Observing students in class writing down the new vocabulary that comes up, more often than not, a student will write down the new word with the translation in his own language next to it. Of course, writing things down is necessary if you want to review later. But at the end of one lesson, the student has a couple of pages of new words that are completely at random – apple, happy, gun, gloat, keyboard, violet, etc. Impossible to retain a list of words like this. Even if you tried to memorise them, the fact that they are irrelevant to each other makes it difficult to remember them. So, what can we do as educators? My answer is: A LOT.
Stimulating students to use mind maps to make "vocabulary networks" is a better way to help them retain new vocabulary items. This involves writing a single word, your theme, in the centre of the page and linking words that go with it. Let's take "theft" as an example. Draw a line from the word "theft" to a new bubble with a description in it - "Theft from a bank" - then write the word "robbery" next to it. Then the word for the person, "robber", the verb, "to rob".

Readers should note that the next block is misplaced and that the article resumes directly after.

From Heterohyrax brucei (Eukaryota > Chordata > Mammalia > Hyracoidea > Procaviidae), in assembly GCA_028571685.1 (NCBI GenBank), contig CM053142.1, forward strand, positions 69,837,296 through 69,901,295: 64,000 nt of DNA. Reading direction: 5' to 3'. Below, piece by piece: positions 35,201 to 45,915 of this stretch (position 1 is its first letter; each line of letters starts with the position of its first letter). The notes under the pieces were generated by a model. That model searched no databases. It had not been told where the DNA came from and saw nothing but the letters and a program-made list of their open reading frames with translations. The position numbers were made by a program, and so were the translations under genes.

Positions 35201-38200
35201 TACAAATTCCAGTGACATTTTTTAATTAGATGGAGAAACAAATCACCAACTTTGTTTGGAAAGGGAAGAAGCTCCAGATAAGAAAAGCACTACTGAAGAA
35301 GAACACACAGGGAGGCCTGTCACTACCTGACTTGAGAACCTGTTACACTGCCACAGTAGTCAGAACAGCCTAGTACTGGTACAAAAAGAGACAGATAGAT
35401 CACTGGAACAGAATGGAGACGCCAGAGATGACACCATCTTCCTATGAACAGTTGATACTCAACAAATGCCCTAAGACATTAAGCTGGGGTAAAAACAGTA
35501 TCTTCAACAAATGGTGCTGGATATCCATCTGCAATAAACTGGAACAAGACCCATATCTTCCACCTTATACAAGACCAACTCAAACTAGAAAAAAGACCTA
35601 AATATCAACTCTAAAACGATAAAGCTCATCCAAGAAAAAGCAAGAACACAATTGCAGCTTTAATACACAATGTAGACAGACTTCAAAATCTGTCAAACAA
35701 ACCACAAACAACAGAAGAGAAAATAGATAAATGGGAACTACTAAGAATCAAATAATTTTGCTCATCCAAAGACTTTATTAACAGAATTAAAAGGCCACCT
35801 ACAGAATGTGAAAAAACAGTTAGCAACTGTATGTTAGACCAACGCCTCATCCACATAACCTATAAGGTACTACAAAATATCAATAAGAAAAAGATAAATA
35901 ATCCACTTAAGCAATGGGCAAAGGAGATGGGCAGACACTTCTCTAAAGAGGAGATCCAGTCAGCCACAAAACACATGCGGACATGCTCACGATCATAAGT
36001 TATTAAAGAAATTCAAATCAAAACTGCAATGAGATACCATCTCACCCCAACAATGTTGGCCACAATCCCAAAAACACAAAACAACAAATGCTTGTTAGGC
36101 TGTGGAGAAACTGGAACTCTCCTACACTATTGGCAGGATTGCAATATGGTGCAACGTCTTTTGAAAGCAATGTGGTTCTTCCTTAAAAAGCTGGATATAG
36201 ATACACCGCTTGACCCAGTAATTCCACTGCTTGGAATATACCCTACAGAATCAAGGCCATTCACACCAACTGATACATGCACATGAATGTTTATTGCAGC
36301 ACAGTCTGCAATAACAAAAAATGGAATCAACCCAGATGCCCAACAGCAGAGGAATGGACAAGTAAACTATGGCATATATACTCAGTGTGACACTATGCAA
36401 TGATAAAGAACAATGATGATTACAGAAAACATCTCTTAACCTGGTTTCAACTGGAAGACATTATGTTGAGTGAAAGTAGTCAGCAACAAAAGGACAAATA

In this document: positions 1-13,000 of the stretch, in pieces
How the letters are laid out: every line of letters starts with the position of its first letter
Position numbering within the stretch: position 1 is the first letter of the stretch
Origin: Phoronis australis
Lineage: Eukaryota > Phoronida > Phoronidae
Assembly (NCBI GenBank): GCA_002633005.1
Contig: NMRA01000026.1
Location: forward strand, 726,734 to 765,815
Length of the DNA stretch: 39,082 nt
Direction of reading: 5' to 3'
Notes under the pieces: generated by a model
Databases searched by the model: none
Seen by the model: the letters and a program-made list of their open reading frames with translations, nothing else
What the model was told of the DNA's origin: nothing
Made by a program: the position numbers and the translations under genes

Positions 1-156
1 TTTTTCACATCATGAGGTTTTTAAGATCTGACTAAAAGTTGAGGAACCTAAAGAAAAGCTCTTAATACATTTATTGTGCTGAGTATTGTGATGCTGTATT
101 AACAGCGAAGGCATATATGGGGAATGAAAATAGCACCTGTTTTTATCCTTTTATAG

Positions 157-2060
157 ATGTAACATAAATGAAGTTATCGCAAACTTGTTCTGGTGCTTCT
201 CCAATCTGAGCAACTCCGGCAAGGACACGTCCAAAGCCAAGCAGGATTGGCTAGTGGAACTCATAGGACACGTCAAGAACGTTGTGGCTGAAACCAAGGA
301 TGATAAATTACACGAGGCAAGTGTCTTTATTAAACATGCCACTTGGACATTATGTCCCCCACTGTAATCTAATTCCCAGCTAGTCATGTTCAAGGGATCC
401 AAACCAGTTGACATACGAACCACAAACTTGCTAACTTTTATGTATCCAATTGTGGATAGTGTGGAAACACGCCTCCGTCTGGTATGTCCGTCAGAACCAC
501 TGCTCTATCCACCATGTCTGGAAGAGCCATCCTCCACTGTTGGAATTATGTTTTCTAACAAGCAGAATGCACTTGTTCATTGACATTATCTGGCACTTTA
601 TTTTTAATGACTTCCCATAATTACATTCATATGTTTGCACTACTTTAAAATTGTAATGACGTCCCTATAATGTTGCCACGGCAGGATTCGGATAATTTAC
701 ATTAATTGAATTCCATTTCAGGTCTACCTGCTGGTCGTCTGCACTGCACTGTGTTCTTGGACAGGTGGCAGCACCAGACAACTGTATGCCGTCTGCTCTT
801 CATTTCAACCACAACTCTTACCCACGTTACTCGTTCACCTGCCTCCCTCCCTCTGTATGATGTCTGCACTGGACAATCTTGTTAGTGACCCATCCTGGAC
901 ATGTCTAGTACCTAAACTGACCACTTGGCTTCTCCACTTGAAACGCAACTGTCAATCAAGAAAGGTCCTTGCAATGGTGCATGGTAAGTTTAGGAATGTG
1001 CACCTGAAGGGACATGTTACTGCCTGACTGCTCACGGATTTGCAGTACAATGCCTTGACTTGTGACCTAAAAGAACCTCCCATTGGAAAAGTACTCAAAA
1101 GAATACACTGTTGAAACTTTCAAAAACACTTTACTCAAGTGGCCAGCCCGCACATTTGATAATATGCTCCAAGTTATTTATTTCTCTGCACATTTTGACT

You can continue to fill the page with "shoplifting", "mugging", "pick pocketing", "burglary", etc, noting all the related words you can think of. Use a dictionary to find the words in the language you are studying. Now you have a page of words that are relevant to each other, thus making them easier to recall when you are talking in your new language. Mind-maps are even more effective if you add little drawings and lots of colour - your brain likes to be entertained!
A very nice tool to get your students started is available at www.text2mindmap.com. This site is a web application that converts text to mind map. You simple input your list of keywords and Text to Mind Map (Text2MindMap) will draw a mind map for you.
Have a try! I highly recommend using it for review classes before final tests!